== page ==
Art as an Interruption

Artfields 2017 was, as always, an inspiring experience. Cate and I love going to Lake City, SC and talking about the meaning and role of art in our society. I strongly believe Artfields and the other mega award shows, like ArtPrize in Grand Rapids, MI, are an opportunity for artists to reassert their role as the conscious of society. But alas, it doesn’t always work out that way. Instead, these shows are careful never to encourage strong societal messages by awarding top prizes to controversial works. As my readers know, I am very interested in getting artists to step up to their former role as the mirror of society. One way to insure that doesn’t happen is to give an artist a nice award or tell all the participants how talented they are. If we want art to matter it has to not just be about talent and hard work. Unless the ideas resonate beyond the artist’s career, artists will forever be the sideshow of society, just another distraction competing in the twitter-sphere for attention. Artists need to become the front line in the war against the the dehumanization of society.

Alexi Torres series piece, won the top prize ($50,000), definitely puts a mirror to society, albeit a soft focus mirror. He is expressing what most people would agree is a noble sentiment, in a very unusual way. The figure is described as if it were made of wicker, a fragile medium, suggesting how fleeting and delicate our feelings of patriotism can be.

It’s a delicate balance, to be sure. Art that simply shocks us, loses the viewer, and whatever message the artist had is lost in the hot feelings it produces. Then there is the esoteric work, impenetrable by design, losing the viewer because the work talks down to them. And of course, there is occasionally work which lures us in with beauty, where all the visual elements line up to help the willing viewer enter another place, another paradigm. Sometimes beauty and craft conspire to interfere with the message as well. But for the most part, work in these shows seem to be speaking to some presumed expectation for something new and different, but somehow falling short of changing the world. So the jurors inevitably end up agreeing to award the most “interesting,” rather than the most truly mind-blowing artworks. I want my world to be interrupted by art. Calling an artist talented is like calling a protestor mentally ill. It’s a way of marginalizing their message.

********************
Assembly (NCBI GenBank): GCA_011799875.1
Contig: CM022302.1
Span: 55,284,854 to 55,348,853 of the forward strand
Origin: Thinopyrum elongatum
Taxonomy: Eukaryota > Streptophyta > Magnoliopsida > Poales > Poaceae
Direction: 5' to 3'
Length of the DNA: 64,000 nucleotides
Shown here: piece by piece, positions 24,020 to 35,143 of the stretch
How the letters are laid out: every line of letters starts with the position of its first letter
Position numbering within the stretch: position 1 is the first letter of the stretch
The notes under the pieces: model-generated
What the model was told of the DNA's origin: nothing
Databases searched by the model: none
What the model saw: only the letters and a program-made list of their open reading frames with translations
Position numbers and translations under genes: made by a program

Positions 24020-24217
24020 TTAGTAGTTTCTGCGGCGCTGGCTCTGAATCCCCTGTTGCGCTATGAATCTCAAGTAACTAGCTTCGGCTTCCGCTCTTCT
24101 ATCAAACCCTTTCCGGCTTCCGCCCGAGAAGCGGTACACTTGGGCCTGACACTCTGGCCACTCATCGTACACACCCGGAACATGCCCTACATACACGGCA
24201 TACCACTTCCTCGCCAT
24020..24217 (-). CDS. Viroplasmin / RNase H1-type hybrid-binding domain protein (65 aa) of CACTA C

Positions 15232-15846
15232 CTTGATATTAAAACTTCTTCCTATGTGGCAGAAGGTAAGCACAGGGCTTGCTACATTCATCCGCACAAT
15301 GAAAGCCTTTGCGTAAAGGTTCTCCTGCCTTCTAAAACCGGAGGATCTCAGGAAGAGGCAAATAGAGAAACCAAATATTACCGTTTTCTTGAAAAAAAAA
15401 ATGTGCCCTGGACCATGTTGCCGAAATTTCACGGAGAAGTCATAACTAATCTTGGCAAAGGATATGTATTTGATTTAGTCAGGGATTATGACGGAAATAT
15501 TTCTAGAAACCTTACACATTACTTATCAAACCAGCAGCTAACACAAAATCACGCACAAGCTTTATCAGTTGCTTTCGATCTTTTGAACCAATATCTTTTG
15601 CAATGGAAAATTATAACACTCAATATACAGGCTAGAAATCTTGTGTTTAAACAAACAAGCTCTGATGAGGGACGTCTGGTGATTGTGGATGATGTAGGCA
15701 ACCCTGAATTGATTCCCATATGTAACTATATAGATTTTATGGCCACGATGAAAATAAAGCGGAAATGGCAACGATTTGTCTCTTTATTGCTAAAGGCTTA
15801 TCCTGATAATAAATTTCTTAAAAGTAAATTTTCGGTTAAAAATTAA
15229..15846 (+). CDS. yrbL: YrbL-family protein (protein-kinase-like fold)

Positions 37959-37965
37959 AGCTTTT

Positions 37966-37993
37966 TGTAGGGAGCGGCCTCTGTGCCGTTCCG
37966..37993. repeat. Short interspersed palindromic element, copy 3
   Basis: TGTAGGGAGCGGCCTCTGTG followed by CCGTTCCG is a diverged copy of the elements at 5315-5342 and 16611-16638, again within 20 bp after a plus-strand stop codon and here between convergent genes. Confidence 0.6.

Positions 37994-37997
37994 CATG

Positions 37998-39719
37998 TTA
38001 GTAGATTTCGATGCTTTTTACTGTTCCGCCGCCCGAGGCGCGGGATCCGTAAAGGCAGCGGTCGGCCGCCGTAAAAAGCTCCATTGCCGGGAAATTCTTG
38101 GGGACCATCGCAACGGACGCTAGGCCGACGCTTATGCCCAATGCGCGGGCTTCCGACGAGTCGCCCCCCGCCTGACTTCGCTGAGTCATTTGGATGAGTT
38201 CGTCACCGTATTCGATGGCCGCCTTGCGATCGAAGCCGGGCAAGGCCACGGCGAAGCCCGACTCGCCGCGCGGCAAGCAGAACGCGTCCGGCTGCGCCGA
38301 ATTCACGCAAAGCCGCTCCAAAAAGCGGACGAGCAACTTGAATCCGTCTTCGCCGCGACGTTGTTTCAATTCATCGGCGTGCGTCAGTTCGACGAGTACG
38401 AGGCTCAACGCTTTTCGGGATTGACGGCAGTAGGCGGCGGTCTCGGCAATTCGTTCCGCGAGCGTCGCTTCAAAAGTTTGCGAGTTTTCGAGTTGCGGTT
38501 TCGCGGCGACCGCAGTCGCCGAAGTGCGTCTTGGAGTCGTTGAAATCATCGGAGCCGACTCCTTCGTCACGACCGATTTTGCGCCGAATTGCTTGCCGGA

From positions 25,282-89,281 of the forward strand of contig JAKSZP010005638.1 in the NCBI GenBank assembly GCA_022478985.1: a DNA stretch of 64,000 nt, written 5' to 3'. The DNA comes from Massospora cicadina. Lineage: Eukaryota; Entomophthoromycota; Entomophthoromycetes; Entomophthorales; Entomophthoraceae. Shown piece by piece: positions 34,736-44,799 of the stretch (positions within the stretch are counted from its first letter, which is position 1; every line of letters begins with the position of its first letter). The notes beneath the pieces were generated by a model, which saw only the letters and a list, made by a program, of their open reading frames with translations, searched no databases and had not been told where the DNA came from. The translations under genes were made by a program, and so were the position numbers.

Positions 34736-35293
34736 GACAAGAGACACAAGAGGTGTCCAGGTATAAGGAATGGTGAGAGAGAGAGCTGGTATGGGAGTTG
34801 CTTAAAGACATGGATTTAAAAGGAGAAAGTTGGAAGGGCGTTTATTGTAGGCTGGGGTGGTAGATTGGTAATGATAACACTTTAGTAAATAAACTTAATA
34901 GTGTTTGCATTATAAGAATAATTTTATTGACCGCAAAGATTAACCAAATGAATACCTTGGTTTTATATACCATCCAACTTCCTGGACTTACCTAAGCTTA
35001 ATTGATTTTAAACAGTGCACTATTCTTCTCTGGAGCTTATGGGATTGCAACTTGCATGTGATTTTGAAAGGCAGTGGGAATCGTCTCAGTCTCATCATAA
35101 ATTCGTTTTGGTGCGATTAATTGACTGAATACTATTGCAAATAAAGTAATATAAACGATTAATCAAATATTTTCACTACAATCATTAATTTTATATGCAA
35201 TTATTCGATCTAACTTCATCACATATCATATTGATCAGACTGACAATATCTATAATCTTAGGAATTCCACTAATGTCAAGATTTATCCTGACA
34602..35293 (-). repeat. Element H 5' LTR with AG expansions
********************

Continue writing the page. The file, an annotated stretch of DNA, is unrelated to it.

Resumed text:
Brittany Watkins’ was the only “walk-in” experience at Artfields this year. And it stood out enough to garner the second place ($25,000) award. Do I admire her vision? Of course! And the award, is totally deserved. But what did she tell me about life as a human being today with this piece?

My entry into Artfields, The Next Big Thing, was an effort to walk this line, commenting on our consumer obsessed society, ever focused on the new. It was well received and I think it walked this line with relative success. I watched people being moved by it and that is all the award I needed.

There were a number of pieces I might have chosen, however, which might have empowered artists to think big, that did not receive an award. I’m including here the two top prize winners at the 2017 Artfields. Before all else, they must be congratulated for their vision and hard work; they are stellar examples of some of the many bold, courageous artists working today.  They both deserve their awards, no question about it. But I wonder if the ideas they are taking on resonate beyond the artists influence?

My focus here is on the juroring process, not the merits of the awards. Are we giving up on the potential for raising artists to the level of social mirror? I have recommended changes to the Artfields organizers that might alter this trajectory, which I will lay out in a future blog.

One of my many favorites at Artfields this year, which did not receive an award, was “Bitter Fruit Racial Crop,” by Loretta Grayson Gerald. This work stirred up so much controversy it was almost removed from the show. They had to hire a security guard to stand with the artwork at all times. At first, to be honest, I thought it had been created by a white supremacist. It almost seems to laud the horror of racism. It was hard to detect any discernible point of view, until of course, I spoke with the artist. The work simply puts the story out there, without any effort to influence the viewer.

I was fortunate enough to catch up with Loretta and asked her a few questions on camera. I hope you will take a moment to listen to her perspective on what in the world she had in mind, when creating this provocative work. Clearly, Loretta is an interrupter, not simply an artist. What do you think?

I you like this kind of conversation, you may want to pick up a copy of Point of Art, my book that deals with the role of artists in society.

 

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